Now that the full set of Theros spoilers is out and the pre-release weekend looming (September 21st and 22nd) , I figured I'd recap some important notes to help everyone (including myself) know what to expect. And while Wizards posted a prerelease primer of their own, I wanted to discuss some of the things that they don't: bombs, removal, combat tricks, and more.
Bombs usually refers to giant creatures that help you win the game - sometimes as soon as the turn they hit the board. In any limited format, these cards are important to keep in mind, as they become high picks when deck-building and/or drafting. First, I'll start with the mythic rares - as while these cards are awesome, you won't see them nearly as often as the rest (due to their rarity):
No shocker that the planeswalkers are considered bombs - but some more than others. Elspeth, for example, is probably the most likely of the three to end games. Her "wrath" effect to clear your opponent's bomb(s) is highly effective, and you can eventually overrun your opponent with tokens. Xenagos is a very close second - mostly because he's extremely versatile, each of his three abilities being effective in different ways/game states.
The Gods are also extremely powerful, and will likely be build-around cards in all limited environments (to help drive devotion). Driving to build a mono-color deck will help ensure that the God(s) you got become a creature when you drop them, or shortly thereafter.
As far as the traditional bombs go, Medomai the Ageless, Ashen Rider, Stormbreath Dragon, and Hythonia the Cruel are my favorites (in that order). The first three have evasion *and* amazing abilities, which means that they can end games on their own. Hythonia, on the other hand, has one of the few wrath effects in Theros - but with a relevant body (that survives the wrath).
Now, onto the rest of the bombs...
Most of these are self-explanatory, as flyers just win games (especially those with 3 or more power). I usually only consider a non-flying creature with power 5 or greater as a potential bomb, but the Monstrosity mechanic definitely helps bend this rule. Some creatures, when "monstrous," are absolutely difficult for your opponent to deal with. Based on these rules, as you can see, most "bombs" are rares - and that makes removal (for your opponent's bombs) that much more important.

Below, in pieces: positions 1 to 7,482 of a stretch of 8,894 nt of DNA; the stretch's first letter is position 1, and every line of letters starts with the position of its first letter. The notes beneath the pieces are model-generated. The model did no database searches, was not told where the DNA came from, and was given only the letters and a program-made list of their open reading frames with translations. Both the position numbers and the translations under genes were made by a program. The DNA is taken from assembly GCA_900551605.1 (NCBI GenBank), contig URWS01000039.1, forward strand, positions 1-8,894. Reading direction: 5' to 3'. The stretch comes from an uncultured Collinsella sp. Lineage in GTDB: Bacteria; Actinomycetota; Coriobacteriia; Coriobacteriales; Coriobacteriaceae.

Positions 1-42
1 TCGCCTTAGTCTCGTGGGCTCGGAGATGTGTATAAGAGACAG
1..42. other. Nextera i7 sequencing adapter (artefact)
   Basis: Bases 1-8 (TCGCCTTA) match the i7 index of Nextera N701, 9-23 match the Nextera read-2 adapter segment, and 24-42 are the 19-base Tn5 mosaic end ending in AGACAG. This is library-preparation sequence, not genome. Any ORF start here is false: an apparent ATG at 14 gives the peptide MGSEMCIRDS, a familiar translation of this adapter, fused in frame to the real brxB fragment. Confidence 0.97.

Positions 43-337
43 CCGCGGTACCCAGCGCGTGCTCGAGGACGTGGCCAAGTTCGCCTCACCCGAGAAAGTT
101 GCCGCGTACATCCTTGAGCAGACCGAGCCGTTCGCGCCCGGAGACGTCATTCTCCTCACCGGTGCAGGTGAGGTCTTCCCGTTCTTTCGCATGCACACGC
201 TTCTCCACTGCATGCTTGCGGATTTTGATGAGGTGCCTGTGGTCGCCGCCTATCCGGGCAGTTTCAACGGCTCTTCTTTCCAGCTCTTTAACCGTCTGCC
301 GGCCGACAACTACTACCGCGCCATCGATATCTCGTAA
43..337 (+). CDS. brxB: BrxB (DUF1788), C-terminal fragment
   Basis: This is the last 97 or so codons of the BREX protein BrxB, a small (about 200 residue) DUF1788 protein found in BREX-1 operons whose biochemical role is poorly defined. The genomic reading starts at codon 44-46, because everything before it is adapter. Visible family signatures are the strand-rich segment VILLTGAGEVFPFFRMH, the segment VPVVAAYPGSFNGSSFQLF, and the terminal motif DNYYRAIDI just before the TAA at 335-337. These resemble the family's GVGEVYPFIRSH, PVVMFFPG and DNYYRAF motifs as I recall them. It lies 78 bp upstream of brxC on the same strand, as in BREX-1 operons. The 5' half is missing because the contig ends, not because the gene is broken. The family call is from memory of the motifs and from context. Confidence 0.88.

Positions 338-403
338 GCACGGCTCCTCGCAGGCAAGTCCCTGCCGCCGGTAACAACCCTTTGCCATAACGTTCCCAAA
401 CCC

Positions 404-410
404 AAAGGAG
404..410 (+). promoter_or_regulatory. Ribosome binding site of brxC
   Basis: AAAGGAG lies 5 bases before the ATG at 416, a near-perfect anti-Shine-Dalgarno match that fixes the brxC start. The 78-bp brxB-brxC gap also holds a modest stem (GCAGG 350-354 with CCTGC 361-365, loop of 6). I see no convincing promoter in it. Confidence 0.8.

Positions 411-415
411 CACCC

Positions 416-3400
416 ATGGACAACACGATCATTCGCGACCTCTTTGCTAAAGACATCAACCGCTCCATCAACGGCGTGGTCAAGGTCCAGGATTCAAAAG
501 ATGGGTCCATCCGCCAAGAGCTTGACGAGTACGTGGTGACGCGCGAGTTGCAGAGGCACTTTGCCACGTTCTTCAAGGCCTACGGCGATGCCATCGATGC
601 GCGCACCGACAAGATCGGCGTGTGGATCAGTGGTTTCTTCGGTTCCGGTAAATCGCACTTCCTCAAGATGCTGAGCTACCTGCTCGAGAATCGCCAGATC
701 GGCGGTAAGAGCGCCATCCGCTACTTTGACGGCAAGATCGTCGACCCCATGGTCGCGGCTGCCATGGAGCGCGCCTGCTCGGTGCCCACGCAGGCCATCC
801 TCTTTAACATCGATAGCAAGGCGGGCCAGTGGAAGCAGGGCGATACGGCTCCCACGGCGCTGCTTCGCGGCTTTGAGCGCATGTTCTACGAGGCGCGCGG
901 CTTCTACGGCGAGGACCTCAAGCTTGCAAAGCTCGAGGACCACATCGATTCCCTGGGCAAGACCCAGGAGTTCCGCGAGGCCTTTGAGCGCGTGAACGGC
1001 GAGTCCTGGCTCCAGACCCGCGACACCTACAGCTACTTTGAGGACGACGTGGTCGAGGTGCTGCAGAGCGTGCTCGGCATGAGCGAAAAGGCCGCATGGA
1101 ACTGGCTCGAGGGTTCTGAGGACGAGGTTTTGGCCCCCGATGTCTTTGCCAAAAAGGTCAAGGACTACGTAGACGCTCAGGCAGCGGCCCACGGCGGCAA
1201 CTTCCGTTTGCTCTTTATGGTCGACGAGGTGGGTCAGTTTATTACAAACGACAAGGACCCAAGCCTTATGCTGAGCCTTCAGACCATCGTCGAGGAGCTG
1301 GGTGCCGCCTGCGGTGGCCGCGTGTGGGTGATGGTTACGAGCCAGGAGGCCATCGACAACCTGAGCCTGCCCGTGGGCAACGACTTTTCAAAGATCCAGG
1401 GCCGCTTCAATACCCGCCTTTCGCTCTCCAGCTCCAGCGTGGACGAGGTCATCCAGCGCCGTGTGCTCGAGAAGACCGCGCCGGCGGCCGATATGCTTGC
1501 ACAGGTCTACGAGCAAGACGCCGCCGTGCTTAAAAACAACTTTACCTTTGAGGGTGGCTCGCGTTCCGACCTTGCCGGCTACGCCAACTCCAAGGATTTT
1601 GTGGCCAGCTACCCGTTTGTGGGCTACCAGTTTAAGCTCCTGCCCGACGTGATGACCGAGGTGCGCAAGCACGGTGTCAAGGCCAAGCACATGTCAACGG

While you could argue that blue has some removal I haven't listed in the form of counterspells and "bounce" (i.e. cards that return creatures to their owners hands and/or libraries), I decided to instead focus on traditional removal: destruction, exile, and damage effects. Some of these cards, like Ray of Dissolution, are also conditional - in that they are only removal under certain circumstances. I included these because Theros is considered an "enchantment-heavy" block, even including several enchantment creatures.
As you can see from my list/pictures, white, black, and red lead the pack in amount of removal. Typically, green makes up for lack of removal in giant creatures, and blue with card advantage, counters, and "tricks" (like Time Ebb from M14). Now, onto "combat tricks," or the cards that you'll want to remember exist before making attacks or blocks in Theros.
Where blue lacks in straight removal, it makes up for in Instant-speed "tricks." And while the amount of tricks in each color is relatively balanced, I'm liking Coordinated Assault in red and Dauntless Onslaught in white as powerful Heroic enablers. One thing is for sure: combat in Theros will be quite tricky at times.
These cards include underpowered creatures, overcosted spells, and corner-cases (or cards that absolutely should always stay in your sideboard until needed). Avoiding these in draft and sealed is usually a surefire way to build a better deck.
And, that's all I have to present for now. As many already know, the pre-release events are this upcoming weekend and each player will be given 6 packs - 5 Theros, and 1 seeded pack of color-specific cards (that you choose). After the pre-release, we'll have a better idea of how certain cards play out (and we can comment on them at that time). Either way, stay tuned!
Names, images, cards and related art are all trademarks of Wizards of the Coast.